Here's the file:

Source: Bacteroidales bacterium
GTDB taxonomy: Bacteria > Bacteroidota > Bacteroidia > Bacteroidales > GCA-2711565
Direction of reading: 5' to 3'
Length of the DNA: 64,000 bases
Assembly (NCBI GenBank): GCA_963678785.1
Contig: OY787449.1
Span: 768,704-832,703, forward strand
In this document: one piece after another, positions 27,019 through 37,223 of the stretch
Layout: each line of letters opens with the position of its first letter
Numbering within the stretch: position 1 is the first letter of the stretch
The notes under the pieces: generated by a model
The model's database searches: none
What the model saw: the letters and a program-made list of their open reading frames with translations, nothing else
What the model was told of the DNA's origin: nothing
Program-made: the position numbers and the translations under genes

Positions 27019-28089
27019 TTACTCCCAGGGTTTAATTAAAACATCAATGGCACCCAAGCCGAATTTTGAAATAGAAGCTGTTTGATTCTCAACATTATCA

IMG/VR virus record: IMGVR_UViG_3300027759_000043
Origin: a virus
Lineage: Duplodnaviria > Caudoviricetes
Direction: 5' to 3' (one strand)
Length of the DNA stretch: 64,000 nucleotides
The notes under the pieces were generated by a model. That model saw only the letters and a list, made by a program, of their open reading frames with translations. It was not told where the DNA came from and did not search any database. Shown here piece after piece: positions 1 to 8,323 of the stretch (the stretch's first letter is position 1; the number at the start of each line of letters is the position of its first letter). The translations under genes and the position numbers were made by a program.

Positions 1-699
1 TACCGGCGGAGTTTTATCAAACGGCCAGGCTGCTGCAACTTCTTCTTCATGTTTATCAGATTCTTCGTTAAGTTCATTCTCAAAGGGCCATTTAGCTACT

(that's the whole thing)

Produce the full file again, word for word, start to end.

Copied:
Source: Bacteroidales bacterium
GTDB taxonomy: Bacteria > Bacteroidota > Bacteroidia > Bacteroidales > GCA-2711565
Direction of reading: 5' to 3'
Length of the DNA: 64,000 bases
Assembly (NCBI GenBank): GCA_963678785.1
Contig: OY787449.1
Span: 768,704-832,703, forward strand
In this document: one piece after another, positions 27,019 through 37,223 of the stretch
Layout: each line of letters opens with the position of its first letter
Numbering within the stretch: position 1 is the first letter of the stretch
The notes under the pieces: generated by a model
The model's database searches: none
What the model saw: the letters and a program-made list of their open reading frames with translations, nothing else
What the model was told of the DNA's origin: nothing
Program-made: the position numbers and the translations under genes

Positions 27019-28089
27019 TTACTCCCAGGGTTTAATTAAAACATCAATGGCACCCAAGCCGAATTTTGAAATAGAAGCTGTTTGATTCTCAACATTATCA

IMG/VR virus record: IMGVR_UViG_3300027759_000043
Origin: a virus
Lineage: Duplodnaviria > Caudoviricetes
Direction: 5' to 3' (one strand)
Length of the DNA stretch: 64,000 nucleotides
The notes under the pieces were generated by a model. That model saw only the letters and a list, made by a program, of their open reading frames with translations. It was not told where the DNA came from and did not search any database. Shown here piece after piece: positions 1 to 8,323 of the stretch (the stretch's first letter is position 1; the number at the start of each line of letters is the position of its first letter). The translations under genes and the position numbers were made by a program.

Positions 1-699
1 TACCGGCGGAGTTTTATCAAACGGCCAGGCTGCTGCAACTTCTTCTTCATGTTTATCAGATTCTTCGTTAAGTTCATTCTCAAAGGGCCATTTAGCTACT